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Published: Sunday, 11/13/2005

Bush must shape U.S.-China relations

WASHINGTON - For the rest of the month, President Bush should forget about Scooter Libby and his low polls and concentrate on getting ready for China. His trip there this month could be the most important step he takes this year.

It could be his legacy.

It's difficult to overestimate how important China will be to America's future. How the U.S.-China relationship evolves - cooperative venture or next superpower rivalry - will unite, for the first time, East and West or rock the world. We should all be nervous about the outcome.

China is huge in population, size, and ambition. Its potential for greatness is awesome; its problems are immense.

The Chinese people are gradually realizing they don't want to live in a totalitarian state, but, so far, the state still rules. Human rights do not apply. How the capitalization and the democratization of China play out will be crucial to Americans.

But there are many, many other reasons to worry.

As China morphs into an economic behemoth, it is rapidly becoming our major rival for energy. Once this giant fully awakens, the world's limited stores of fossil fuels will be a major, growing source of friction between China and the United States.

Our largest trade deficit is with China, and there is no sign it will stop ballooning. Americans - and big companies such as Wal-Mart - have come to depend on low-cost Chinese goods. But every year billions more dollars flow into China from the United States than come to the United States from China. Trade tensions are becoming pricklier.

The U.S.-China textile deal just announced - restricting imports of popular Chinese-made clothing and driving up the cost U.S. consumers pay about $20 a year - should help U.S. textile manufacturers but it expires after 2008. And the agreement was a giant step backward from the President's free-trade rhetoric.

China for years has been a big polluter and, in its zeal to become a global economic powerhouse, has no intention of laying out big sums to clean up its mess. U.S. manufacturers and utilities especially chafe at environmental restrictions imposed on them which foreign companies ignore.

Chinese piracy of U.S. intellectual property - movies, books, and music - is a constant irritant to this country. New movies are sometimes for sale in DVD format in China before they hit U.S. movie theaters. But China limits its consumers' access to U.S. goods and services. And China's currency manipulation drives the U.S. Treasury to distraction.

The United States has its fingers crossed that avian influenza - bird flu - won't break out from its infection of millions of Chinese birds to become a pandemic. Good cooperation is vital with the notoriously secretive Chinese government, which almost caused a catastrophe by denying the existence of SARS.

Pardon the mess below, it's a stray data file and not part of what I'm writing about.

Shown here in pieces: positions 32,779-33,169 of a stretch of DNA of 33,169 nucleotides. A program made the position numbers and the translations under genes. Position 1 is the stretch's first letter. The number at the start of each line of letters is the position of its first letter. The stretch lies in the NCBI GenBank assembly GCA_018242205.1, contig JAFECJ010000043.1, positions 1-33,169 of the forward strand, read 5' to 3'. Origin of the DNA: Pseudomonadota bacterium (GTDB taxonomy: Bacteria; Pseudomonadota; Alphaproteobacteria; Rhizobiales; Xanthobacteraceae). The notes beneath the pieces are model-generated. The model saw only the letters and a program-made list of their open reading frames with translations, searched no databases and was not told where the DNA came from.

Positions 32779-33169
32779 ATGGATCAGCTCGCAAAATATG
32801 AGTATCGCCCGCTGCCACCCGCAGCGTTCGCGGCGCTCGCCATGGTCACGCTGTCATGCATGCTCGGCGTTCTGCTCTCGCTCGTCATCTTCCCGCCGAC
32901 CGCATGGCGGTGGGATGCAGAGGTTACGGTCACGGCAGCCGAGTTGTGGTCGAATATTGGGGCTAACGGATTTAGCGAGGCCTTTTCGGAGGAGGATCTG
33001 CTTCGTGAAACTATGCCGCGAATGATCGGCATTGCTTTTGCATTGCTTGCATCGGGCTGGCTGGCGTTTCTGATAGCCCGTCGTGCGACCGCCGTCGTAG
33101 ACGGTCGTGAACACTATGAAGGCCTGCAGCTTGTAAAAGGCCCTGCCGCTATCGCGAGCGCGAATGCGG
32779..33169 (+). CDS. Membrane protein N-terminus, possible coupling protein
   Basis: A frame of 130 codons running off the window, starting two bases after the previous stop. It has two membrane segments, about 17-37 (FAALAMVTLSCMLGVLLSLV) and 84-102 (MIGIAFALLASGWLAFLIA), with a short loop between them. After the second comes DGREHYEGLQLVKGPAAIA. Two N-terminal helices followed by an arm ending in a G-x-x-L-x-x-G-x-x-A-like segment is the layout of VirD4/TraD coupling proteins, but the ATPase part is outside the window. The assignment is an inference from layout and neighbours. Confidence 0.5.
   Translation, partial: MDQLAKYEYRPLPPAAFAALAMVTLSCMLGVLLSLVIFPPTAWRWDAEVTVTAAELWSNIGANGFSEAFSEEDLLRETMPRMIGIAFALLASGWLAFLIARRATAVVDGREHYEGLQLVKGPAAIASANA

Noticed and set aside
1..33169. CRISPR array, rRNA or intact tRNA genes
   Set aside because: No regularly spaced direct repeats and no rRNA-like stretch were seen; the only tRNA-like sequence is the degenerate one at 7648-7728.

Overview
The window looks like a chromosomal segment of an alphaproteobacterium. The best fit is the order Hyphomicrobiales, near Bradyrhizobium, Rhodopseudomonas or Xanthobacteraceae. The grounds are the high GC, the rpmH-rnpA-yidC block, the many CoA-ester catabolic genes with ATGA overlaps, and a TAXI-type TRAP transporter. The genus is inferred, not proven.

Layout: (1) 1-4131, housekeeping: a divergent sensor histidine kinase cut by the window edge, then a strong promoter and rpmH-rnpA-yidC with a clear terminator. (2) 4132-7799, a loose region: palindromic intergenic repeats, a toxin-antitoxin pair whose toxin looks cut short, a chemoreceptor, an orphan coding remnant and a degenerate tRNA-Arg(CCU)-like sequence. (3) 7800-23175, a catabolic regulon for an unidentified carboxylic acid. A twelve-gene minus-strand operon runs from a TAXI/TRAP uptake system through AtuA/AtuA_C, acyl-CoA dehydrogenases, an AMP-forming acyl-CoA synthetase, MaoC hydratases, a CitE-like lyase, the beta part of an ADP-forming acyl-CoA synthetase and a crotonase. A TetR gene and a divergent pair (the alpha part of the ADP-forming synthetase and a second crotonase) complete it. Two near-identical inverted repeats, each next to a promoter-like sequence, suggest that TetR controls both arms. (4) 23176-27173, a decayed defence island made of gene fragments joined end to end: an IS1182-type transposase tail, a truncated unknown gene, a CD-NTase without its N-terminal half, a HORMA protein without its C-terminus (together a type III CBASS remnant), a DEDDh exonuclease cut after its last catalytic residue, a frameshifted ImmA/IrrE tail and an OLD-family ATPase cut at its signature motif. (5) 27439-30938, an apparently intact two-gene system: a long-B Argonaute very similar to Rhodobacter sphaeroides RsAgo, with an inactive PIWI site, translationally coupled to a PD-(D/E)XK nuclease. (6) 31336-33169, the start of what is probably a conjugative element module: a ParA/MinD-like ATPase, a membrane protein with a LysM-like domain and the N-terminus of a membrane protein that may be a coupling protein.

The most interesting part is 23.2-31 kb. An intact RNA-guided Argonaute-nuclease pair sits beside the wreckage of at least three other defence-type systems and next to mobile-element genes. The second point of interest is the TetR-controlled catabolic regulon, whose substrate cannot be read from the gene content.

Chinese families are thrifty, studious, and disciplined; they save an average of half of their income, partly out of fear they won't have enough in old age. American families spend a lot, waste a lot, and save nothing even though many think their retirements are far from secure.

There is no military threat from China, at least, not yet. But China's continuing saber-rattling posture against Taiwan is worrisome to the U.S. military, which hopes the standoff stands without forcing the U.S. to go to Taiwan's aid if China invades it.

Mr. Bush's father was an envoy to China, but that was a long time ago in the mid 1970s, before the monster began to stir. When the former president visited China in 1989, just before the violence of the Tiananmen Square protests, Chinese police prevented a famous astrophysicist and dissident, Fang Lizhi, from accepting the president's invitation to his farewell banquet.

This will be Mr. Bush's third trip to China. He needs to take a long look at the new China and listen to its leaders from the perspective of how to build strong U.S.-China ties in an age when many U.S. relationships are fraying.

He must respect China's emerging power but also understand that the future has yet to be written. How Bush guides this relationship in the next three years is of paramount importance.

If we're not careful, we'll get a China that resents U.S. power, sees us as a force to be overcome, diminished, and disrespected, and joins with other nations to try to end the American era. Preparing to leave for Asia, Mr. Bush conceded that relations with China are "mixed."

This trip will produce no breakthroughs. But, as with all diplomacy, it will be the subtle signals and gestures that set the stage for a mutually beneficial working alliance or a new hostility that could last an age.



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